Week in Review: Jan 11-15

Happy Friday Readers! We have another blog for you, filled with resources and upcoming events AND an OJD sponsored CLE. So get settled in and let’s get started.

TIP OF THE WEEK – RTA EDITION

How Will Secure Custody Hearings Be Different for 16 and 17 Year Olds?

Currently, review of secure custody hearings are held every 10 days after the initial secure custody hearing.  For 16 and 17 year old’s charged with a Class A through G offense, review of secure custody hearings are held every 30 days after the initial secure custody hearing.  However, the hearings may be held every 10 days on motion of the juvenile or the juvenile’s attorney for good cause shown.

Resources

Our very own Assistant Juvenile Defender, Kim Howes wrote a blog on the new YASI tool along with some practical advice and a motion. If you haven’t had a chance to read that blog, please click here.

February 5, 2021, NC CRED is hosting a free virtual symposium beginning at 1 PM. Please click here to register. Here is a brief synopsis of the program:

“First, a panel of historians (Timothy Lovelace, Seth Kotch, and David Cecelski) will describe the historical origins of these modern forms of brutality. Second, a panel of activists and advocates (Dawn Blagrove, Will Elmore, and Henderson Hill) will discuss the ways racial violence is wielded today and the importance of exposing its historical roots. Finally, keynote speaker James Ferguson will offer closing thoughts on how we reckon with racial terror, in all its forms, to end its grip on our nation.

CLE Opportunities

Thursday, January OJD is hosting, Trauma Informed Practice. CLE approval is pending and OJD will cover the cost of the CLE for the first 35 registrants. This will be a 90 minute CLE, from 2:30-4:00 PM.

Presented by Jason T. Mahoney, a Certified Trauma-Centered Family Coach & Certified Group Facilitator, the session provides an in depth look at secondary trauma (Vicarious Trauma). It focuses on professionals who work with youth and families. The training includes an overview of how trauma impacts the brain, development and life functioning. The presenter will provide tools to build resiliency, and will offer other skills and resources to help professionals develop a trauma informed practice.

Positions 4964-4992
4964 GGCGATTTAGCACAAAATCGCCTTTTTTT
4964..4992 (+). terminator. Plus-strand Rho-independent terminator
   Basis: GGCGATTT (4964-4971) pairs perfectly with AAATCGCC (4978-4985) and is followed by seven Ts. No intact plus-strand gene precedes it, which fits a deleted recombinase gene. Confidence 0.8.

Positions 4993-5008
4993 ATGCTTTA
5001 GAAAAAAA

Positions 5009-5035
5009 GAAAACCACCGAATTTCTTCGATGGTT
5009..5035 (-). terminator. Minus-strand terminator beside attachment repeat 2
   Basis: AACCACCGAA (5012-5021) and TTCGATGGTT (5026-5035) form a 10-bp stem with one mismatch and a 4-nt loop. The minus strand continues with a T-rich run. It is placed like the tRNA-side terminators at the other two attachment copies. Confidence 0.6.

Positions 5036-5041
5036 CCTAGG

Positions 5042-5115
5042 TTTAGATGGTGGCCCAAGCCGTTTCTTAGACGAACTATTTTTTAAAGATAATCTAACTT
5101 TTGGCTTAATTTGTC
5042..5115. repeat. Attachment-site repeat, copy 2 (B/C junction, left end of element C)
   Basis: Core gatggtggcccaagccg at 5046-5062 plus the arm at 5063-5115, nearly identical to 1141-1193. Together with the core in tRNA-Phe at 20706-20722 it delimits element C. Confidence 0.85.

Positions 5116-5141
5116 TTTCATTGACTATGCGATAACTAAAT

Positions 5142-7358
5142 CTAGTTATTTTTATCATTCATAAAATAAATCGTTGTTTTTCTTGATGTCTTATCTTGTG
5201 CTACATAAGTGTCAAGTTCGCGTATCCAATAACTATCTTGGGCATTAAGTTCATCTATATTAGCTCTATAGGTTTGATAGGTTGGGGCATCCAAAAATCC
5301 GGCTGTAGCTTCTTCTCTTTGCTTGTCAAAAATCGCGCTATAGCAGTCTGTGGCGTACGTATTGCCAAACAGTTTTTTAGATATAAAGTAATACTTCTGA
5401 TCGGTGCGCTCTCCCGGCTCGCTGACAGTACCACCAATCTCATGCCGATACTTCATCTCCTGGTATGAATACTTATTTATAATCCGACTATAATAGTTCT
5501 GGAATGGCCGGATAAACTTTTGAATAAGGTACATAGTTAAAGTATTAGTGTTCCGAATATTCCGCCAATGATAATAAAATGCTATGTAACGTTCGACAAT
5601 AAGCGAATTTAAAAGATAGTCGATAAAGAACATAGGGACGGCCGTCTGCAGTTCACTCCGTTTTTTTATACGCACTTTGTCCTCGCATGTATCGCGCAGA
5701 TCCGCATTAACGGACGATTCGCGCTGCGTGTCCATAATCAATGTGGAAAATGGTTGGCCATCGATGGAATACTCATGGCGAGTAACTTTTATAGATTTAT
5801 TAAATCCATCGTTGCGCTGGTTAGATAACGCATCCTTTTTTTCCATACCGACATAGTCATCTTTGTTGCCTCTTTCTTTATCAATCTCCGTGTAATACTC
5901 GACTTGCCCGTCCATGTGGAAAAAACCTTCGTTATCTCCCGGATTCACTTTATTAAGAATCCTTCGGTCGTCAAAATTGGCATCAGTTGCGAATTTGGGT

To register for this CLE, please click this link.

____________

The NACDL is hosting, Mental Illness & the Law: Addressing and Litigating Behavioral Health Disorders in Criminal Cases, February 24-27. This virtual online training will bring some of the nation’s most experienced lawyers and experts to help you understand these issues, offer ideas and proven solutions to assist you in advocating for your client during trial, whether it be insanity defenses, jury selection, cross of expert witnesses, persuasion, or mitigation at sentencing. To view CLE credit and cost and to register, please click here.

_____________

Lastly, you may know or remember from last year that IDS offered 11 free-to-attend webinars on forensic evidence. This year IDS will continue to offer the webinars as part of a more formal series, which will help make it easier for you to attend, while getting CLE credit! This new series will start on Feb. 4.

If you’d like to attend some or all of the programs, please sign up using the link below. We look forward to seeing you on the webinars! 

2021 IDS Forensic Science Education Series

That’s all for this week Readers, thanks for reading and we’ll catch you next week!

Youth Assessment & Screening Instrument (YASI)

Youth Assessment & Screening Instrument (YASI)

by Kim Howes, Assistant Juvenile Defender

The Department of Juvenile Justice (DJJ) is implementing a new screening tool (YASI) to replace the current risk and needs assessment. The stated purpose of this new assessment is to better measure the risk of recidivism and to help develop an appropriate case plan to best suit the needs of the youth who is placed on probation. You can access the presentation from DJJ here.

The assessment addresses nine domains: basic needs, physical health, school, family, aggression, peers, attitudes, free time, and adaptive skills. There is both a pre-screen assessment and a full assessment. The Department of Juvenile Justice provided an overview of the assessment in November and as a result we want to provide you with some of our concerns as well as provide you with issues you may need to be aware of to assist you with advocating for your client at disposition.